The case is unusual: A Fargo father accused of trying to kidnap a 14-year-old Kentucky bride-to-be for his teenage son.
But a variety of area agencies have contended for years with a custom among some local immigrants to marry daughters and sons very young. The practice springs from the culture of Roma immigrants from Bosnia and other Balkan countries.
Efforts by Fargo police and other groups to stress the legal repercussions of keeping that custom alive in America have had mixed results: Some families are holding off until their children are 16, when the couple can wed legally with their parents' consent. Others are keeping traditional ceremonies under wraps. And, in rare cases, girls are rebelling against the custom.
Many Roma do not agree with the practice of early arranged marriages. In any case, snatching a girl without her parents' consent -- as was allegedly the case in the Kentucky incident -- is uncommon.
"The parents often get together and come to an agreement," said Cristie Jacobsen, a cultural liaison officer with Fargo police. "It rarely escalates to this point where they would take the girl without the parents' knowledge."
The man arrested Tuesday by Bowling Green, Ky., police asked for a Bosnian translator during a previous run-in with Fargo police. It's not clear if he's Roma.
The issue is a sore spot for area Bosnians who aren't Roma, who say they do not condone the custom and feel that it's unfairly giving all area Bosnians a bad name.
Jacobsen said Roma families might arrange marriages for girls as young as 14 or 15 and boys just a few years older. Often, there's a dowry involved, sometimes in the thousands of dollars.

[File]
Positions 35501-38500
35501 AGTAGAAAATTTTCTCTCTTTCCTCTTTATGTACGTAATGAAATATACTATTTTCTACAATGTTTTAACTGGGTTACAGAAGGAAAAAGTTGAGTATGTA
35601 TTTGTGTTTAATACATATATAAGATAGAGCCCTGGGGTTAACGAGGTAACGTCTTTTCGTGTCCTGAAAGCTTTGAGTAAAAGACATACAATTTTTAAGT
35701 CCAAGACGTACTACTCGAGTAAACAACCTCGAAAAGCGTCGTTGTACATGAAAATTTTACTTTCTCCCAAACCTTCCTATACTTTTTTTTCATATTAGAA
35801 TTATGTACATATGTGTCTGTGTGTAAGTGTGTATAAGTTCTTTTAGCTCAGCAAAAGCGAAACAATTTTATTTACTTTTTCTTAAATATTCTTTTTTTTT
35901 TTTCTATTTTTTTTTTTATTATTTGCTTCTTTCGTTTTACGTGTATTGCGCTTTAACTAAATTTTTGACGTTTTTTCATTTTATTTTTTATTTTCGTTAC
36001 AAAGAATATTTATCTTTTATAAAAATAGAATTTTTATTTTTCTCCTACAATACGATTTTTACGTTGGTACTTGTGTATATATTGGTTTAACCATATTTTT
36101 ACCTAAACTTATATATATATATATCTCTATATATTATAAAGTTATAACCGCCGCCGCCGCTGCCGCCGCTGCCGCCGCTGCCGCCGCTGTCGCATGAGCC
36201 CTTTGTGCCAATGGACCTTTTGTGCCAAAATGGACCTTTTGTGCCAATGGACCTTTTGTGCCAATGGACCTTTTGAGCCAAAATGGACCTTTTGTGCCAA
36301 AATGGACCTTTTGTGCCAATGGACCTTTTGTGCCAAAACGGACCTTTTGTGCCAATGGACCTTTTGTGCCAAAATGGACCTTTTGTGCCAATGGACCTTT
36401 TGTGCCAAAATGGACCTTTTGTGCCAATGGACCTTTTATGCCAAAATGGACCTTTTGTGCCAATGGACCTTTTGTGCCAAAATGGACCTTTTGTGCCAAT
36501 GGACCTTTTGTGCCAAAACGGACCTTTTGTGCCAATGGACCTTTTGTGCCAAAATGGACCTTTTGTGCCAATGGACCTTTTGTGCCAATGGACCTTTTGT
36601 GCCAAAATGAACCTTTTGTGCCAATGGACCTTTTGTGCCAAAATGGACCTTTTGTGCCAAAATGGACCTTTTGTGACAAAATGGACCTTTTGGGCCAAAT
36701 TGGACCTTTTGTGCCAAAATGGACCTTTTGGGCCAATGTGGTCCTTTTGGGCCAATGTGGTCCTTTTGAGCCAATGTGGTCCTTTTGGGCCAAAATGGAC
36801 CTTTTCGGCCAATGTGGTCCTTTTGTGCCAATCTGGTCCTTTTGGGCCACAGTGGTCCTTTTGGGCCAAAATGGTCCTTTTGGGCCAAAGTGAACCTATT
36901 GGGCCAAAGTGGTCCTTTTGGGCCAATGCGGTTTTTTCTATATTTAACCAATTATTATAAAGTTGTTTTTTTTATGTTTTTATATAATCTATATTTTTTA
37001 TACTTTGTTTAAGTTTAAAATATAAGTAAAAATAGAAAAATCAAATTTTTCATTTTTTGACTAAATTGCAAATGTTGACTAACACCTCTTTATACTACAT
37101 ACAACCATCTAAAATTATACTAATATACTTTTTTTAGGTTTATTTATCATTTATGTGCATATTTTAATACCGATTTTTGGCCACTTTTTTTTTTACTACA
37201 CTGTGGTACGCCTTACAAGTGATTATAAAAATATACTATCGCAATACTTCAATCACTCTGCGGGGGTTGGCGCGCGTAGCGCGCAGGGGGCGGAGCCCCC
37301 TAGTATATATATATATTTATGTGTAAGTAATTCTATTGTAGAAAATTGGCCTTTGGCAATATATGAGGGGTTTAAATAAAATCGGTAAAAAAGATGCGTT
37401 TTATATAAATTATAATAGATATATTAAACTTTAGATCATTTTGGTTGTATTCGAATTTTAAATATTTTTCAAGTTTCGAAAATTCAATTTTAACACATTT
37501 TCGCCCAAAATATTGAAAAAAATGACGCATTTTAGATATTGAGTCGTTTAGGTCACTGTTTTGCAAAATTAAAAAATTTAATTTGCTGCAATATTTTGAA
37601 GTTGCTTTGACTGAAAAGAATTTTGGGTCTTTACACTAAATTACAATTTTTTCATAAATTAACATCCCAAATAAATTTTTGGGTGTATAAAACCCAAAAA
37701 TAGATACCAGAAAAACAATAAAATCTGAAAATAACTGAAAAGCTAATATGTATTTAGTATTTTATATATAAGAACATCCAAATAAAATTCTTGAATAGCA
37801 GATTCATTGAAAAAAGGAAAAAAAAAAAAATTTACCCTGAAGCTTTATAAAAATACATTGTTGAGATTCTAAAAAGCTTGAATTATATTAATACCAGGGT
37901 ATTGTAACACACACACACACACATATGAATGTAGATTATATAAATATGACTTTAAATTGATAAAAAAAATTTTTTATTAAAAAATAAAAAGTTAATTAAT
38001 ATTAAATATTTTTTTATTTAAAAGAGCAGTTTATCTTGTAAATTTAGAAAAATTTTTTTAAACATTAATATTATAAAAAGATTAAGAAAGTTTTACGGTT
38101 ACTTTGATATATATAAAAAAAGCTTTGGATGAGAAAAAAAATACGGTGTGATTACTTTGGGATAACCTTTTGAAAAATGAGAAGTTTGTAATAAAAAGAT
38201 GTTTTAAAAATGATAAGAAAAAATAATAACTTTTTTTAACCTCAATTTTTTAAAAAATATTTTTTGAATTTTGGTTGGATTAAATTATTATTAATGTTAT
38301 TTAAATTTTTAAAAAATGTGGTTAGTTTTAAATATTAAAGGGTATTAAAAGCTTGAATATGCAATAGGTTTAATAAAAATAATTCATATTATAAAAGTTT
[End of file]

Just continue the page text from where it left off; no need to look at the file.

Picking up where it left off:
Hatidza Asovic, a coordinator at the Metro Interpreter Resource Center, said these marriages are rooted in customs dating back centuries.
Asovic explained that at the heart of the custom is a powerful stigma attached to a girl who has sex outside of marriage and a sense that early marriage protects girls against a life of promiscuity and ruin.
"They don't want to have a little Britney Spears running loose," she said. "At least these Roma teens have parental supervision."
Fargo police and the Interpreter Resource Center both try to impress upon parents that they can run afoul of the law. They also tell girls they can choose their spouse in this coun-try and urge them to stay in school.
In 2004, the Cass County state's attorney charged two sets of parents with encouraging the deprivation of a minor because of sexual relations between their married children, ages 15 and 20. That case and education efforts have made an impression. Some families have become more patient, others simply more discreet.
"Now they fully understand it's illegal; they're more savvy about being quiet about it," Jacobsen said. "So in some ways, you could say our education is having an effect, just not necessarily the effect we hope."
Immigrant advocates are especially concerned about the custom because young brides tend to drop out of school. A few years ago, the Fargo Public School District tracked graduations by ethnicity. Virtually no Roma Bosnian girls graduated, Assistant Super-intendent Lowell Wolff said.
"They were marrying much younger and dropping out," he said.
But both Asovic and Jacobsen said they haven't heard of cases where girls are taken against parents' will. Generally, Asovic said, friends and neighbors will check with the girl's family to make sure they're open to a union. Only then will the father of the boy approach them.
"It's a big humiliation if the groom is denied," she said. "But in most cases, that doesn't happen here."